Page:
“Neighborhood” builds on these juxtaposing tones of positivity and negativity, aka real life, with deft skill. Lloyd, hearing that his new assignment is not hard-nosed investigative journalism, but a puff piece about a kids’ show host, makes him quite angry; not realizing that this will change his life forever. Reluctantly, he arranges a meeting with Rogers and each subsequent interaction Lloyd finds frustration, disbelief, igniting his long-buried internal. It’s a revelatory narrative arc of growth for Lloyd that will resonate with us al.

The story is incredibly powerful as the writers masterfully take us into both Lloyd’s and Rogers’ worlds. One moment we are laughing aloud, the next tears are streaming down our faces with joy and sometimes sadness. It completes all the emotional ranges we are capable of expressing. To describe scenes such as the subway or the dream scenes would be spoiling your fun so I will only alert you to them.

Attention to detail is evident in not only the script, but the set and sound design. Mr. Rogers thoughtfully explains the very dark topics that he addresses on his show and why. Lloyd is the devil’s advocate and bluntly states what many of us are perhaps thinking only to get a remarkable answer in return. Their chemistry is sometimes uncomfortable, but always genuine. It feels as if you are watching real-time events unfold, not a movie.

The interactions between Lloyd and his father Jerry (Chris Cooper) reveal where Lloyd’s anger stems and we get a clear picture of his past and what he must overcome. It is during these painful memories and current interactions that there is a tinnitus or high-pitched sound that bombards Lloyd, sending him into his angry and unbearable world. The emotional roller coaster then quickly jettisons us into the next scene from NYC to Pittsburgh and back using extraordinarily detailed sets imitating the Land of Make Believe. These are the small, no pun intended, but important details that accentuate the creativity of all who are involved in this film giving the intense story a way to bounce into a safer emotional state.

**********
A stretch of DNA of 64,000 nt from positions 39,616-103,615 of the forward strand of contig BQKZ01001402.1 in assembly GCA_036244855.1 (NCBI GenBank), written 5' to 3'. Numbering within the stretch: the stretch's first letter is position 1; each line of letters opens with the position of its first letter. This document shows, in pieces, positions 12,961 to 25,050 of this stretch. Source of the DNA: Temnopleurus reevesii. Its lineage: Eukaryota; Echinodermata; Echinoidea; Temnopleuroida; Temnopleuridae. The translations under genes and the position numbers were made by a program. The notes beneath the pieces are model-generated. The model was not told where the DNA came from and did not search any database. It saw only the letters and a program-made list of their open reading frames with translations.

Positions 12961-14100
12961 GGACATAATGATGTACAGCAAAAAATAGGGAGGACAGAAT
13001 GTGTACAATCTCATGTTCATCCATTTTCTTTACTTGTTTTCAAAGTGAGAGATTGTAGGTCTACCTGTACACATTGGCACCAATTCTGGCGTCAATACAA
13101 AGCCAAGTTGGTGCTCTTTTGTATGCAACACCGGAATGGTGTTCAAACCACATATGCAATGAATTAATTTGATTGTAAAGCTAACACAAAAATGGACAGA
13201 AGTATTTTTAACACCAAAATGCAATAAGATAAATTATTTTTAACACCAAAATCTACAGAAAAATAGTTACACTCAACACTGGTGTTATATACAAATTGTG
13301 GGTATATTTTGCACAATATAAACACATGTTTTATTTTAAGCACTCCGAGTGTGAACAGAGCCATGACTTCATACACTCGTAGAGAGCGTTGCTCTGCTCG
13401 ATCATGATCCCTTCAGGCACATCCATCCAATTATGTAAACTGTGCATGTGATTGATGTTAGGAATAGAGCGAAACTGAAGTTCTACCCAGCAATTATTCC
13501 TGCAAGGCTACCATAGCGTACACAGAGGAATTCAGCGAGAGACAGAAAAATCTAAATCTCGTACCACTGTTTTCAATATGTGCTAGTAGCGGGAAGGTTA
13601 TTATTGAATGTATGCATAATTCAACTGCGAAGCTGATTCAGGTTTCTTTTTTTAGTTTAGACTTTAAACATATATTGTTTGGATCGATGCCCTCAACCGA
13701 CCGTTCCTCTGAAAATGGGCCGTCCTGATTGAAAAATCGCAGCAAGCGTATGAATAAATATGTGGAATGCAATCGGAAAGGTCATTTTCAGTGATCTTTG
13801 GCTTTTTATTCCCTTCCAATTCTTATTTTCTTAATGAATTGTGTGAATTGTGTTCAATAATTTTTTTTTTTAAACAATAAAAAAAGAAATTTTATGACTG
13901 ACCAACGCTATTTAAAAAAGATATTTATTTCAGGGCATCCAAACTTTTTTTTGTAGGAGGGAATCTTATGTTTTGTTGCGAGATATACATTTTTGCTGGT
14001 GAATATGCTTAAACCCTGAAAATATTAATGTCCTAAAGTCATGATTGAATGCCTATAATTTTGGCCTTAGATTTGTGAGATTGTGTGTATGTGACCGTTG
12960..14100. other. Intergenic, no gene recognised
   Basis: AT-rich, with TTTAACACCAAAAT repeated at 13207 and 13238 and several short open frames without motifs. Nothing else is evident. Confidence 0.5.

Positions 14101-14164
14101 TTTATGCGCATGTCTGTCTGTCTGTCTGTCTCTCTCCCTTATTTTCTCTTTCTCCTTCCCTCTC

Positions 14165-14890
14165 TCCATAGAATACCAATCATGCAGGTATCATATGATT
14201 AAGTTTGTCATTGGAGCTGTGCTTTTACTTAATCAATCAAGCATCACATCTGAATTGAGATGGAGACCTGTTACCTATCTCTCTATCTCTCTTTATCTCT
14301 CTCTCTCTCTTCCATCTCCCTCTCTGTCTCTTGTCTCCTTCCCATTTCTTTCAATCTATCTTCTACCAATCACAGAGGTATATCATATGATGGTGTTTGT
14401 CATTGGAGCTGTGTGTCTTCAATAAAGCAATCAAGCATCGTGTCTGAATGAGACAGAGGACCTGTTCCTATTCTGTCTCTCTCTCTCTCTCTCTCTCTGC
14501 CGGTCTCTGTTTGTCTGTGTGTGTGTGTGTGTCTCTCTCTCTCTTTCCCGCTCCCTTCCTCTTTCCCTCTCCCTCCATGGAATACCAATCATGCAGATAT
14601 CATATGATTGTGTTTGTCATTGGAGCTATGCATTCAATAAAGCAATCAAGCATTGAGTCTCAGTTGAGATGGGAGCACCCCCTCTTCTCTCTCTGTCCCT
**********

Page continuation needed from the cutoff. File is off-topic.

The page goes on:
All of this could not be possible or believable if it wasn’t for the fact that Hanks becomes Rogers. From the moment we meet him going through the door of the set at WQED in Pittsburgh, he is Mr. Rogers. His body language, affect, mannerisms, speech pattern and cadence and most importantly, his expressive eyes all replicate the man millions of children (and now adults) have come to love and admire. To resemble another person for a film is a grand accomplishment, but to become him, making the audience believe in him, is quite another. Hanks is sublime.

Rhys performance is equally as powerful, balancing the story in a difficult way. It’s real and one with which most of us can connect. Cooper has a stand out performance as well and Enrico Colantoni’s role as Rogers’ right-hand man Bill Isler is a small role, but one that has heart and comedy as well. Every actor in this film is perfectly cast adding just the right dose of personality to make this film come to life.

Director Heller’s “A Beautiful Day in the Neighborhood” is a brilliant work of art as Hanks captures the heart, soul, and essence of Fred Rogers. Make no mistake, this is Vogel’s story. Heller found a gem of a tale to retell and gives audiences a powerfully uplifting story based on reality. Her ingenious imagination and creativity keeps us grounded in Fred’s world as we walk in Lloyd’s shoes, experiencing an empathy with this character like no other and hopefully, ultimately changing us. It’s a metamorphosis of a character and maybe even of us as viewers.

4 STARS out of 4. (I’d give it more if I could!)